The current geopolitical trap, whose prey includes the city and its residents, translates into the social mood. Thus, as it turned out from the fifth All-Ukrainian Communal Research, which was carried out last year, Sievierodonetsk is on the extreme end when it comes to social satisfaction, compared to 23 other Ukrainian oblasts. Almost 60 per cent of those surveyed in the city negatively assessed the direction of change in Ukraine. This is almost twice as much as in Kyiv, Odesa or Mariupol. The same can be said about the assessment of the development of the city, where the pessimism of Sievierodonetsk’s residents was estimated to be much stronger than in the western and central parts of Ukraine.
The current situation, aside from the obvious economic issues, has cultural explanations. When the main mechanism of a city with one enterprise collapses, it also impacts the city’s economy and identity. While the latter can be harder to grasp, it is, in fact, responsible for the city’s cohesion. In Sievierodonetsk this is quite clear. When I asked people who they were, I would often hear “here we are all chemists”. This, in fact, is a different way of saying: “when there is ammonia, everything is okay”.
There is no doubt that the never-ending post-Soviet transformation, and the war with separatist forces which brought on the economic collapse, have shaken the identity of Donbas. It is thus very likely that the next politician who promises to make Donbas great again will get significant support here.
Sievierodonetsk was considered the informal capital of Donbas separatism, even before Igor Strelkov’s forces attacked Sloviansk. In 2004 and 2008 two separate conventions took place in the Ice Palace. They were called the All-Ukrainian Congress of People’s Deputies and Deputies of Local Councils, and gathered participants from all sectors who formulated the concept of Ukraine’s federalisation, announcing future separatism and the establishment of autonomous quasi-republics.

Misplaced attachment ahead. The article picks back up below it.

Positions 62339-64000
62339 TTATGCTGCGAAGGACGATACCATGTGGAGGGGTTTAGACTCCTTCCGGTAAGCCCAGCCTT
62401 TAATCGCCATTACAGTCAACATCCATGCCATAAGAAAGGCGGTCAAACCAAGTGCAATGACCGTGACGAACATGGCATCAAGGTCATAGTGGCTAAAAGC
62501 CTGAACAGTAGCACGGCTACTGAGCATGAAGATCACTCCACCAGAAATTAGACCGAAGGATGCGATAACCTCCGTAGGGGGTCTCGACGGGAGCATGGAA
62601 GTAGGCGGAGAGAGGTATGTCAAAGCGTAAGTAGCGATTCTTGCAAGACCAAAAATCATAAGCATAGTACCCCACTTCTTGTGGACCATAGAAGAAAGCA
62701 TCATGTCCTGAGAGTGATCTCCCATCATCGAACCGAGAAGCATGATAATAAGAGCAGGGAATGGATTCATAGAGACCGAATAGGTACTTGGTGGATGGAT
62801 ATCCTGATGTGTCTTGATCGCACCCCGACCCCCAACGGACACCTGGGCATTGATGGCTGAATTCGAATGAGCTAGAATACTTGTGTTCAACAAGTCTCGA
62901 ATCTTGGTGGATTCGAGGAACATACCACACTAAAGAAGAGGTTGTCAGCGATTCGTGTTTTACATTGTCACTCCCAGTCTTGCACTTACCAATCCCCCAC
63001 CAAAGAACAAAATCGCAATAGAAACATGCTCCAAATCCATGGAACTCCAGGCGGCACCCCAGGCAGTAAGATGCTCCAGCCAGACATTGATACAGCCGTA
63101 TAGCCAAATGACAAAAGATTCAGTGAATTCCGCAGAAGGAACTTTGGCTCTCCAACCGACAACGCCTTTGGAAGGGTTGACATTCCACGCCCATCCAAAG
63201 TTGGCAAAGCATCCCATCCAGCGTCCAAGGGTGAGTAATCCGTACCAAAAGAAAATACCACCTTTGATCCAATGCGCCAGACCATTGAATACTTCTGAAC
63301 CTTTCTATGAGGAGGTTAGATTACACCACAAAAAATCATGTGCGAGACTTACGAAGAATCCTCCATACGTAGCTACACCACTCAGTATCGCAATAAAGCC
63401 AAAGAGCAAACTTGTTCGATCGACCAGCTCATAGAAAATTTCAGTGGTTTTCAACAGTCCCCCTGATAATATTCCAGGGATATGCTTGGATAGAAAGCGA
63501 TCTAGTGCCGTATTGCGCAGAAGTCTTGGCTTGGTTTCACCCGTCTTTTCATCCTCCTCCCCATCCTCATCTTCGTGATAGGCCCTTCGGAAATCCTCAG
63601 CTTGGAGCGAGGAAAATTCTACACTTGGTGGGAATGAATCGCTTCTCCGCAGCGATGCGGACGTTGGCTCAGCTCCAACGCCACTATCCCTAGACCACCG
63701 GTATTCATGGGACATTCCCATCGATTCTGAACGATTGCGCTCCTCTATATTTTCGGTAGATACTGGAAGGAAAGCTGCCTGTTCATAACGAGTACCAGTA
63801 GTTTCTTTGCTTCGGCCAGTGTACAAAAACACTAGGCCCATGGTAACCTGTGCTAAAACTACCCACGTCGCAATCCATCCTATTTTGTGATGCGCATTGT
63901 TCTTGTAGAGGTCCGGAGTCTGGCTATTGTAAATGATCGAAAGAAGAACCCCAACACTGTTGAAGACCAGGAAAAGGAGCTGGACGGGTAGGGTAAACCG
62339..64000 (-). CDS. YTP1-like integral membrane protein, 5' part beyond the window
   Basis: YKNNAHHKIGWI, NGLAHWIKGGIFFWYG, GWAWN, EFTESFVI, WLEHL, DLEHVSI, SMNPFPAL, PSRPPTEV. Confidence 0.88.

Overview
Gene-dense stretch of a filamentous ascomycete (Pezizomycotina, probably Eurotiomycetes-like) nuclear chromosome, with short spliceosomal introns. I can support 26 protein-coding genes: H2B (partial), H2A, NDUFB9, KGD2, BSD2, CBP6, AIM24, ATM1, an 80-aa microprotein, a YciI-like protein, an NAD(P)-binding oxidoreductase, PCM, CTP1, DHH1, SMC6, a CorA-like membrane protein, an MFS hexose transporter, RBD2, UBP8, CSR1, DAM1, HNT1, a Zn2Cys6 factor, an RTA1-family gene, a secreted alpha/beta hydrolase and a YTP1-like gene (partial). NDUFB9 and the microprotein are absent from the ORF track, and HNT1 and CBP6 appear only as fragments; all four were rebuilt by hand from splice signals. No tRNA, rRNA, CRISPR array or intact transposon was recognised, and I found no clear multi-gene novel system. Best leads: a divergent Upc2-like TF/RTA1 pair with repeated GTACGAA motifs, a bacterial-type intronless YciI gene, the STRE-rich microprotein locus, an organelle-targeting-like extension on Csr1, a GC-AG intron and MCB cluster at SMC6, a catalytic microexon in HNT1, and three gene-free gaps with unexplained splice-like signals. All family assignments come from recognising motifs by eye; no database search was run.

The speeches delivered at these two events by the Party of Regions representatives, as well as those published by the pro-Kremlin commentators, included ideas that years later became the official explanation for Russia’s annexation of Crimea and the outbreak of war in Donbas. Among other things, one could hear the following arguments: Donbas people need to defend the Russian language and protect the region from “crawling Ukrainianisation”, Donbas needs to oppose NATO’s entrance into Ukraine and not allow it to rewrite its centuries-long history. Interestingly, the postulates that were aimed at stimulating the separatist imagination among the people in Donbas were made of just a few political references. Instead, they relied heavily on cultural connections, collective identity and memory. Taken together, they clearly show a manipulation of the past, that is, the period where local residents could say “we are all chemists here, there is ammonia here”. This sentiment must have had a very broad influence here since the idea of the Russian world would become the main reason explaining the Russian aggression into Ukraine.